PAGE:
Caffeine. The one thing that gets billions of people around the world out of bed to start their day. Whether it’s in your coffee, tea, or soda, caffeine can provide you with the energy you need to get you through the day. Caffeine is a central nervous system ‘stimulant’, which increases heart rate and blood flow to make the consumer temporarily more alert and energetic. In fact, caffeine is the most used ‘stimulant’ in the world. Though millions rely on caffeine for their energy, some question if their habit is actually healthy for them or not. Most people never stop to think about how much caffeine they are consuming on a daily basis. Though there is little to no harm in moderation, it is important to know how much is in the beverages we consume for example caffeine in coffee vs tea, and how much is too much.
Caffiene in Coffee vs Tea
How Much Caffeine in Coffee?
The amount of caffeine that is in your cup of coffee depends on several different factors. These factors include the type of coffee bean used, how it’s roasted, the type of coffee, and the serving size.
Type of Coffee Bean: There are about 25 major species of the coffee bean, all with their unique traits. However, of these 25, two make up for 77% of the global coffee consumption: Arabica and Robusta. Robusta is a much stronger and bitter bean, whereas Arabica is sweeter and fruitier. But when it comes down to the caffeine, Robusta has almost twice as much caffeine as Arabica beans. The type of coffee bean plays the biggest role in how much caffeine will be in your coffee.
Roasting: Though dark roast coffee tastes stronger, lighter roasts actually have more caffeine than darker roasts. Check out our blog for Different Coffee Roasts and Their Characteristics.
Type of Coffee: The amount of caffeine you’re consuming depends on the type of drink you’re having. Per serving, regular brewed will have the most caffeine, followed by espresso, instant coffee, and then decaf coffee.
Serving Size: This one’s pretty self-explanatory. The larger your coffee cup, the more caffeine it’s going to have.
Is there Caffeine in Decaf Coffee? Yes
You might be wondering, why is there caffeine in my decaf coffee? Well, the FDA states that in order for coffee to be labeled “decaffeinated” in the US, 97% of the original caffeine must be removed from the coffee beans. In Canada and Europe, 99.9% of the caffeine must be removed. This is why most decaf coffees contain 3-10 mg of caffeine in an 8oz. cup. This shouldn’t be something to be too worried about as it would take at least 5-8 cups of decaf coffee to start feeling the effects of the caffeine. Some people, however, are more sensitive to caffeine than others and may be affected by even one or two cups of decaf.
Realistically, there’s no such thing as caffeine-free coffee. It’s a natural part of the coffee bean. However, there are three commonly used methods of decaffeination that aim to get caffeine levels as close as possible to 0 mg. These three processes are the Swiss Water process, carbon dioxide process, and solvent-based process. The decaffeination process is done with the unroasted coffee beans. The goal is to remove only the caffeine from the coffee bean, without removing other chemicals that provide the taste and health benefits. The beans are soaked or steamed in water and then exposed to decaffeination agent that removes the caffeine. Check out our favourite Signature Decaf Blend.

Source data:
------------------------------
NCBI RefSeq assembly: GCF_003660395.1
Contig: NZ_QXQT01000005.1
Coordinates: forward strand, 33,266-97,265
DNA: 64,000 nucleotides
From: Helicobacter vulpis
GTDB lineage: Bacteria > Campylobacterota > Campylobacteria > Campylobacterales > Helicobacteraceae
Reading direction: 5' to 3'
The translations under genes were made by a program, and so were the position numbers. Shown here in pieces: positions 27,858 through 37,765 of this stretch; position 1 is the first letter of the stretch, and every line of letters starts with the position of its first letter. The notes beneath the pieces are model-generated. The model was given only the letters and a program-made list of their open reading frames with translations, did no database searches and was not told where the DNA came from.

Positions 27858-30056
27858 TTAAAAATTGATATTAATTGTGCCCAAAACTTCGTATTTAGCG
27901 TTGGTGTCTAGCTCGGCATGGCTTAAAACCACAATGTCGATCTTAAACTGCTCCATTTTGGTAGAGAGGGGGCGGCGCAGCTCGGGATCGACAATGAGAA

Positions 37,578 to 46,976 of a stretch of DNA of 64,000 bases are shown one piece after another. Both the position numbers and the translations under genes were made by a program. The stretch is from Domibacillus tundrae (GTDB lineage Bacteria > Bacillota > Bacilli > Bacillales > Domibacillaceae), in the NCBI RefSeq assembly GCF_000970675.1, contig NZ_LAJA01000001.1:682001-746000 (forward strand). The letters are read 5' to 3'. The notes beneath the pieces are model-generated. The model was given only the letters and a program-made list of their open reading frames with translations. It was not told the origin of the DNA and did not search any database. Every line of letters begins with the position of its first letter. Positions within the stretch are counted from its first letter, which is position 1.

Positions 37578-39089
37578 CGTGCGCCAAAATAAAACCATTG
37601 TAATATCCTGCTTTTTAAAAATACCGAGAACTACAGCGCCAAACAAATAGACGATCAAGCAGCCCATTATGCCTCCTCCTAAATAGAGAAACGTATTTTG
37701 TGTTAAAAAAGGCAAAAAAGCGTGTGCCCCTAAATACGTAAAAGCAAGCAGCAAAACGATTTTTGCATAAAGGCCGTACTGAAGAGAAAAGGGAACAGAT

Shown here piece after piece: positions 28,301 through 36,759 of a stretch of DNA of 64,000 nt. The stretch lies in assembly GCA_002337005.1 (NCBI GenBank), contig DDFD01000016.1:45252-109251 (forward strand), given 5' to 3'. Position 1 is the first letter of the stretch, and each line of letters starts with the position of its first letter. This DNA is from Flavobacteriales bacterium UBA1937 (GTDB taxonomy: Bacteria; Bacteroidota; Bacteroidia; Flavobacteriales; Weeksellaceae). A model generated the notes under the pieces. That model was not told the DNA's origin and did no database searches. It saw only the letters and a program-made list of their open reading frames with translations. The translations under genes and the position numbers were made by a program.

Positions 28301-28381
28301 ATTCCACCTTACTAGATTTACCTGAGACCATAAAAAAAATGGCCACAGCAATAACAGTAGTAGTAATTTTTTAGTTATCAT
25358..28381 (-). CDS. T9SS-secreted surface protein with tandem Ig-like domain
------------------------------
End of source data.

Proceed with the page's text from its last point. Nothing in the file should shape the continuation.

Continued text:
Type of Coffee and Amount of Caffeine
- Brewed (237 mL): 70 – 150 mg of Caffeine
- Espresso (30 mL): 45 – 65 mg
- Instant (237 mL): 63 mg
- Decaf (237 mL): 3 – 10 mg
It is important to know that up to 400 mg of caffeine a day has shown to be safe for healthy adults. That’s about 4 cups of home-brewed coffee. Any more than that, and you may start to feel the jitters, restlessness, and sleeplessness that comes with consuming too much caffeine. Children, on the other hand, should avoid caffeine as much as possible.
How Much Caffeine is in Tea?
Just like coffee, the amount of caffeine depends on the type of tea. On average, loose-leaf teas contain 3% caffeine by dry weight. However, the variation in mg per one cup is quite drastic between different teas. Some factors that affect the caffeine in teas are soil chemistry, type of tea plant, and whether the tea leaves are dry or wet.
- Black Tea (237 mL): 23 – 110 mg of caffeine
- Oolong Tea (237 mL): 12 – 55 mg
- Green Tea (237 mL): 8 – 36 mg
- White Tea (237 mL): 6 – 25 mg
- Herbal Tea (237 mL): 0 mg
How Much Caffeine is in Commercial Brand’s Coffees?
Most commercial brands contain much more caffeine in their drinks than regular home-brewed coffees.
Starbucks Regular Coffee
- Short (237 mL) – 180 mg of caffeine
- Tall (355 mL) – 260 mg
- Grande (473 mL) – 330 mg
- Venti (591 mL) – 415 mg
Tim Hortons Regular Coffee
- Small (286 mL) – 140 mg of caffeine
- Medium (425 mL) – 205 mg
- Large (563 mL) – 270 mg
- X-Large (678 mL) – 330 mg
McDonald’s Regular Coffee
- Small (355 mL) – 109 mg of caffeine
- Medium (473 mL) – 145 mg
- Large (621 mL) – 180 mg
As you can see, commercial brand coffees contain more caffeine than home-brew. If you’re one to drink several coffees throughout the day, we recommend drinking smaller sizes, so you don’t crash from too much caffeine.
How long does caffeine last in the body?
Great question. Caffeine is absorbed in the body within 45 minutes. The effects of caffeine last anywhere from 4 to 6 hours on average. So if you have a second cup of a caffeinated drink, you will be adding its effects to the prior drink you had in the last 4 hours. However, caffeine consumer up to 6 hours before bedtime can affect your sleep. People looking for a good nights rest often avoid caffeine at least 6 to 8 hours before bedtime.
So now you know how much caffeine in coffee vs tea. But there’s probably still a few things you don’t know about the world’s favourite stimulant. Check out our previous blog article on everything you need to know about caffeine!